Trump touts 'power of the pen' as Republicans admit future ACA repeal chances aren't looking good

Republicans appear ready to admit that they may never deliver on the long-held campaign promise to repeal the Affordable Care Act.

Take House Freedom Caucus Chairman Mark Meadows, R-N.C., who told Politico that “anytime you fumble twice, there’s the anticipation that you’ll fumble for the third time.”

Or Rep. Phil Roe, R-Tenn., who noted the House did everything it could do to repeal the ACA and admitted he doesn’t think taking another crack at it will do much good. Then there’s Rep. Kevin Cramer, R-N.D., who said there was a 50% chance the current healthcare law will remain in place.

Indeed, the party faces the harsh reality that multiple ACA repeal bills have now died in the Senate, all having failed to gain enough votes to pass even under budget reconciliation rules that require only a simple majority. The authors of the latest repeal bill, GOP Senators Bill Cassidy and Lindsey Graham, have insisted that the decision to table the measure is only temporary.

RELATED: Special Report—8 ways to fix the Affordable Care Act

Meanwhile, the budget reconciliation instructions for fiscal year 2017 expired Sept. 30. The Senate has since issued a 2018 budget resolution that could allow them to repeal key parts of the law, but it primarily focuses on another GOP legislative priority—tax reform.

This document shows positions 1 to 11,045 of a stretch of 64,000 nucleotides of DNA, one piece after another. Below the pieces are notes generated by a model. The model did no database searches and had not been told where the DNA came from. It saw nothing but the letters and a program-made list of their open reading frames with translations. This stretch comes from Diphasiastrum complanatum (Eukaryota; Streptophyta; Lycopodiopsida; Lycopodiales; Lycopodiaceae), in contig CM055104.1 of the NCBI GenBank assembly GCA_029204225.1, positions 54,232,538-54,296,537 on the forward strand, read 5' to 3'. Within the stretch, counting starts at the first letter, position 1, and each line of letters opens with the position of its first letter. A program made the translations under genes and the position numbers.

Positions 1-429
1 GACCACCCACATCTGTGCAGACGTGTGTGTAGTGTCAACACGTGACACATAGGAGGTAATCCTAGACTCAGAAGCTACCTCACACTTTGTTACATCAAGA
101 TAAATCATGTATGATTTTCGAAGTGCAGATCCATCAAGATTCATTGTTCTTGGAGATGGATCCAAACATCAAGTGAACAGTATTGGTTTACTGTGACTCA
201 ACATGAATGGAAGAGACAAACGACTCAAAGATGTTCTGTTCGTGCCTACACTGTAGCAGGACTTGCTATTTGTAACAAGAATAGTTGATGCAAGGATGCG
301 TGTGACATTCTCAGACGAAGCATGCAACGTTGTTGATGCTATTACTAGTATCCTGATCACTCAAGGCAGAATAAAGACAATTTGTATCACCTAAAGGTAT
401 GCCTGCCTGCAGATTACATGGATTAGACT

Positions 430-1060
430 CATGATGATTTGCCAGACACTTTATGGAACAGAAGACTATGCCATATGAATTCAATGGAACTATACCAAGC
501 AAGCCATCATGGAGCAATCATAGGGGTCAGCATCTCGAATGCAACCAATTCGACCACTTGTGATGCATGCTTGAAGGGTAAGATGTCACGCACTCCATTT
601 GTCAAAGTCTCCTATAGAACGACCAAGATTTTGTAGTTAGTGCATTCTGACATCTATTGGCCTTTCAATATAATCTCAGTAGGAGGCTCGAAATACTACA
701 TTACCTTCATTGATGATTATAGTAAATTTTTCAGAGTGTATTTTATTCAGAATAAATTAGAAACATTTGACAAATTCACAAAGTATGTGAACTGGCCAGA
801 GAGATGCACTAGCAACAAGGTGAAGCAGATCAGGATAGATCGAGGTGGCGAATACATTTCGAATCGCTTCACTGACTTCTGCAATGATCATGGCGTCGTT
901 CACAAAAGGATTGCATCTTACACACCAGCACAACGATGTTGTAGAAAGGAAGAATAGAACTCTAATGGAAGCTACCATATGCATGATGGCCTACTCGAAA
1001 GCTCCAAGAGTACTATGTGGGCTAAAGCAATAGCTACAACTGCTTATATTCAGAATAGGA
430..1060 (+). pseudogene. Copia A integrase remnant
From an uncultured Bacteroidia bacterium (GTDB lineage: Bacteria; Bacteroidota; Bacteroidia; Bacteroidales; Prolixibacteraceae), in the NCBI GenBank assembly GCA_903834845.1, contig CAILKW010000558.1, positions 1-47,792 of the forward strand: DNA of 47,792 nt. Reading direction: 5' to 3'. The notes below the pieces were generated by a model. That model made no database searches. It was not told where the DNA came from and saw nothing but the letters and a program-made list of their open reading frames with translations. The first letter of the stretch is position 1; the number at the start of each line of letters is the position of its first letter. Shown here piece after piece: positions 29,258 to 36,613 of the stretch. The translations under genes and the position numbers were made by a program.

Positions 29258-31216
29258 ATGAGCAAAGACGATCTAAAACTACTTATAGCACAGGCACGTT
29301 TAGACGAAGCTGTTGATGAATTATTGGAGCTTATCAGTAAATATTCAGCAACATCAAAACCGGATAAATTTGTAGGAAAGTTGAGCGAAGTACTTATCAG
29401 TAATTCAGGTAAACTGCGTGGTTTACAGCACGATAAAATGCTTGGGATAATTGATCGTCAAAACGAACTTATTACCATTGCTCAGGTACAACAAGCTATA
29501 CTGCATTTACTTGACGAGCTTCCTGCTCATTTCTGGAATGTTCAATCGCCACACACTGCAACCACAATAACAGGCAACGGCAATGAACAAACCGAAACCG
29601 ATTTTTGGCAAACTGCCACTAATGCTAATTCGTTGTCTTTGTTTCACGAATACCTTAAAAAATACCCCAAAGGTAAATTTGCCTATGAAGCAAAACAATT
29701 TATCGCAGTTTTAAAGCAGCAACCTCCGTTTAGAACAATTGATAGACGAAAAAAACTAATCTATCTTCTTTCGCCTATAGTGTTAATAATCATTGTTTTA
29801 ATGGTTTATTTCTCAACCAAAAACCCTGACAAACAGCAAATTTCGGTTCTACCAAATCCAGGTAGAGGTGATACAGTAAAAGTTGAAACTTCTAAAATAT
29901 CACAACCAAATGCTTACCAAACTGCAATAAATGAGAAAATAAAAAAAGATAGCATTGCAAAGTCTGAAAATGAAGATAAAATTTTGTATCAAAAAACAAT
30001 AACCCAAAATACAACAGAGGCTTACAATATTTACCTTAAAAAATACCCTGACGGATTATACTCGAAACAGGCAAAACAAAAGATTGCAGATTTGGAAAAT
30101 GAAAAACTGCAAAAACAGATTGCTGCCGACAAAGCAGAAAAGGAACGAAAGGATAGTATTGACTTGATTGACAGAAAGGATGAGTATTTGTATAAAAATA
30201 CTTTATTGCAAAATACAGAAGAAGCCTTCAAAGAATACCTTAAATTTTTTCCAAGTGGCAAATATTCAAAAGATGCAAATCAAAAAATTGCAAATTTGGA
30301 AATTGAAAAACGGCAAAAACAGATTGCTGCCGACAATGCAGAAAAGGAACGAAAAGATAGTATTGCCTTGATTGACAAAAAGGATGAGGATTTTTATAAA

Congress’ preoccupation with tax reform could pay off if Republicans are able to use momentum from delivering on that issue to finally push through their healthcare agenda, Cramer told Politico.

Trump ready to go his own way

President Donald Trump appears largely resigned to accepting that lawmakers can’t deliver a win on healthcare, tweeting Tuesday that he would instead use the “power of the pen” to make his own policy:

While answering reporters’ questions during a White House event on Tuesday, Trump was slightly more specific about his plans, saying “I'll also be signing something probably this week” to “take care of many of the people that have been so badly hurt on healthcare.”

That “something” will likely be an executive order that changes the rules governing association health plans, allowing individuals to pool together and buy insurance across state lines. Sen. Rand Paul, R-Ky., has publicly backed the idea, but it is not a popular one with state regulators, who argue it would make insurance less available for consumers and make insurers less accountable.

Kaiser Family Foundation Senior Vice President Larry Levitt is also a skeptic, pointing out some major drawbacks of allowing association health plans in a series of tweets.

He also noted that another possible part of the executive order, allowing short-term health plans, would have dire consequences.

Trump, though, appeared enthusiastic about the idea during his remarks on Tuesday. His plan, he said, will allow consumers to buy insurance across state lines and “get great, competitive healthcare—and it will cost the United States nothing.”